At certain festivals associated with the dead, these bands would become the dead; ecstatic or possessed, masked or painted with ash or gypsum. As the dead they care about their descendants and make visitations to guard the order which they themselves established. In every land where the koryos appears; they are responsible for social and civic order. The dead require devotion; they must be fed and offered drink and so when the Koryos come to town they must be propitiated. The ancestors also bring blessings, fertility and as such are welcomed even though their arrival also brings chaos.
There is a strong association of dogs and wolves (indistinguishable in IE cultures and therefore interchangeable) with dead, the dead and with warriors. We find this association in later myths regarding the Wild Hunt. There is also archaeological evidence of midwinter sacrifices of dogs from the IE heartlands; possibly indicating the sacrifice formed part of the initiation rituals of the young men into the Koryos.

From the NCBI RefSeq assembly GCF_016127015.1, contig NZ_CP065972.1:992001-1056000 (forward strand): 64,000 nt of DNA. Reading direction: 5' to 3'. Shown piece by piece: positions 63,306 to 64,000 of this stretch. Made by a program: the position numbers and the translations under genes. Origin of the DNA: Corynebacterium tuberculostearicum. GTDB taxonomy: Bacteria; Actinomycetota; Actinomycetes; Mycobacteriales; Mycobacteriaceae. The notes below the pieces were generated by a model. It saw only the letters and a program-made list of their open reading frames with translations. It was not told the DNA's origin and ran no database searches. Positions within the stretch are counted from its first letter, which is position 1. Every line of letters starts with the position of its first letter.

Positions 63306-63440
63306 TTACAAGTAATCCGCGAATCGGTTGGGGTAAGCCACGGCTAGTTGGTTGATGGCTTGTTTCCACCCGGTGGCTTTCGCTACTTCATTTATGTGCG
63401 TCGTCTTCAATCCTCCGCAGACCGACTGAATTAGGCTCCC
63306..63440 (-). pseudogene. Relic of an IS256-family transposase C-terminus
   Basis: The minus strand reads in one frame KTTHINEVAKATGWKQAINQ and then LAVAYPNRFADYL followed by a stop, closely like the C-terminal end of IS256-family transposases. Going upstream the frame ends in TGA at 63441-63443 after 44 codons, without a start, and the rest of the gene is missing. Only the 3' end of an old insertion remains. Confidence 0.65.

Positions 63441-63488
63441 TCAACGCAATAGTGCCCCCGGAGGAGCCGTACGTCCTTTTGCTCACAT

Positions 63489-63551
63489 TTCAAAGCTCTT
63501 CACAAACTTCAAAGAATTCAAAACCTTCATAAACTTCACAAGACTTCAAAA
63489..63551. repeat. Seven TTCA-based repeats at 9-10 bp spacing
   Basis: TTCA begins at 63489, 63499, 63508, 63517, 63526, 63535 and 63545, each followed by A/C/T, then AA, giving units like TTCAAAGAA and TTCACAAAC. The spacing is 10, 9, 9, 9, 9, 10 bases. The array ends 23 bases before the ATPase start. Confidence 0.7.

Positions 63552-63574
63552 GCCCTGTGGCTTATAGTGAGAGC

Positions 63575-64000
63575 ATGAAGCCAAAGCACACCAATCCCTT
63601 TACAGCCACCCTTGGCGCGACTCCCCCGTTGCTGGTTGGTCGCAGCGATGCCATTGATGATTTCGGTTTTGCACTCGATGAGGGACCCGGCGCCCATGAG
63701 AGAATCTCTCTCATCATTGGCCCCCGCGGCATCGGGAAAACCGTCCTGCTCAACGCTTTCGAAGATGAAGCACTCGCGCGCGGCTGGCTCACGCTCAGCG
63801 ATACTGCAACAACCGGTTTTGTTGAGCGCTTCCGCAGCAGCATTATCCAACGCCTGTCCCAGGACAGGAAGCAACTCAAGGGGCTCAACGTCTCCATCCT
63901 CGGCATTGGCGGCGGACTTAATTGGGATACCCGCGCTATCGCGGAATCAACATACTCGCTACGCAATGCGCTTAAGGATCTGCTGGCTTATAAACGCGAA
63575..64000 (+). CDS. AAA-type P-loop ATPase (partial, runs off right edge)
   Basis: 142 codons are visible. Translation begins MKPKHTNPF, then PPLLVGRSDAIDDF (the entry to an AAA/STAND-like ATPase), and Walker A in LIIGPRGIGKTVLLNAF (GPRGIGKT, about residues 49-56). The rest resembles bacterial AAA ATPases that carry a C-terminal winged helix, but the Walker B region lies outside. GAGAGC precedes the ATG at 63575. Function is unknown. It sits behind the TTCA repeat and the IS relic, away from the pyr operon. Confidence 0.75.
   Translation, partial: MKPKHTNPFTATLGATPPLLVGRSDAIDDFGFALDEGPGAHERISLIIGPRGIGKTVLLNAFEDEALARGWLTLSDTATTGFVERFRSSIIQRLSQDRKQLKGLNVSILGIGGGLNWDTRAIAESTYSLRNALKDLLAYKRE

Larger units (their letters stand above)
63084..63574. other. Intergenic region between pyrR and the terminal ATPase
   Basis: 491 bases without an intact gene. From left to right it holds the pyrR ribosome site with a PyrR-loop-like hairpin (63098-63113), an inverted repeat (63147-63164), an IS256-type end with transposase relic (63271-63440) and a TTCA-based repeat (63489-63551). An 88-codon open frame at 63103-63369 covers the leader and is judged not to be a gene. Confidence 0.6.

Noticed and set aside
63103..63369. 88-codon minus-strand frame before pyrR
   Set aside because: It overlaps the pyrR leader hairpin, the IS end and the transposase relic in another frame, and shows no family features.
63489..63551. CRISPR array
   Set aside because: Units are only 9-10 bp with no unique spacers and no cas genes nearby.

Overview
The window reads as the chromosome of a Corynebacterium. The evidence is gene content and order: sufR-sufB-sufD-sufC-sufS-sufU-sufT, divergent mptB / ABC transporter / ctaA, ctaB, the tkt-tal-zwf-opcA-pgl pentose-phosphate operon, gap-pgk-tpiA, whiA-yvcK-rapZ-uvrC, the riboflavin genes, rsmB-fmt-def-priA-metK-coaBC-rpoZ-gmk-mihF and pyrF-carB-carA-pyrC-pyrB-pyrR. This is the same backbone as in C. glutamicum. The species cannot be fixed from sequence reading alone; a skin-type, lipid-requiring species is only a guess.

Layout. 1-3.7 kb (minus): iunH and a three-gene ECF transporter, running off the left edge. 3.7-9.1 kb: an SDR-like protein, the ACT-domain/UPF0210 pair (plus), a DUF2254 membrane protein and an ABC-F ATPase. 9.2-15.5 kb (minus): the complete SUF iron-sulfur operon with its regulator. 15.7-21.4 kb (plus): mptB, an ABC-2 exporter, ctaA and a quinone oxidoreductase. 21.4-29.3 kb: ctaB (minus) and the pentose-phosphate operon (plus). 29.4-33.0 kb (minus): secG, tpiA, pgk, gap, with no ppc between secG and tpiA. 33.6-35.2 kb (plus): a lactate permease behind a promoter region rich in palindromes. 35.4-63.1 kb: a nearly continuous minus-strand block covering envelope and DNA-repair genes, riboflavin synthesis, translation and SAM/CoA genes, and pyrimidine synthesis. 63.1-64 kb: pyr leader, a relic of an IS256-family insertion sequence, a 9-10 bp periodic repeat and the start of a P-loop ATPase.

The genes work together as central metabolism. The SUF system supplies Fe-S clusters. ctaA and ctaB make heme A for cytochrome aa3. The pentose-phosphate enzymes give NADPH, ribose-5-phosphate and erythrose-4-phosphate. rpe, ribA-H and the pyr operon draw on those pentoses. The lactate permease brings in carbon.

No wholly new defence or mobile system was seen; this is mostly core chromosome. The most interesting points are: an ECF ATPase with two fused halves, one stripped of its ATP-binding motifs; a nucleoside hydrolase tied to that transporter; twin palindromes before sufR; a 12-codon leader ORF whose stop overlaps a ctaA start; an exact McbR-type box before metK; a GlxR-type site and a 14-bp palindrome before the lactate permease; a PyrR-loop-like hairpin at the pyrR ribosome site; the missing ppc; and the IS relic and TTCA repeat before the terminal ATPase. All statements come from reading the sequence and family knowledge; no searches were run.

In several of the IE daughter peoples we have evidence of ecstatic armed dancers. The origins of these weapon dancers certainly lie in the training-in-arms of the youthful warrior band. Since these were cultic warriors; everything they did was religious.
The Koryos (the youth outsider) is everything the teuta (the man in society) is not; he has no land, no cattle, no wife, no weapon (figuratively speaking), he has no clan; he is a true outsider and lives in the woods, hunting and living off the land in total opposition to those people living as part of the social order in the village. This opposition between wood and village is a very IE thing. The boundary between the two is invested with social and religious significance. Forest, hunting, cattle herding (and rustling) and young men go together all over Indo-Europa.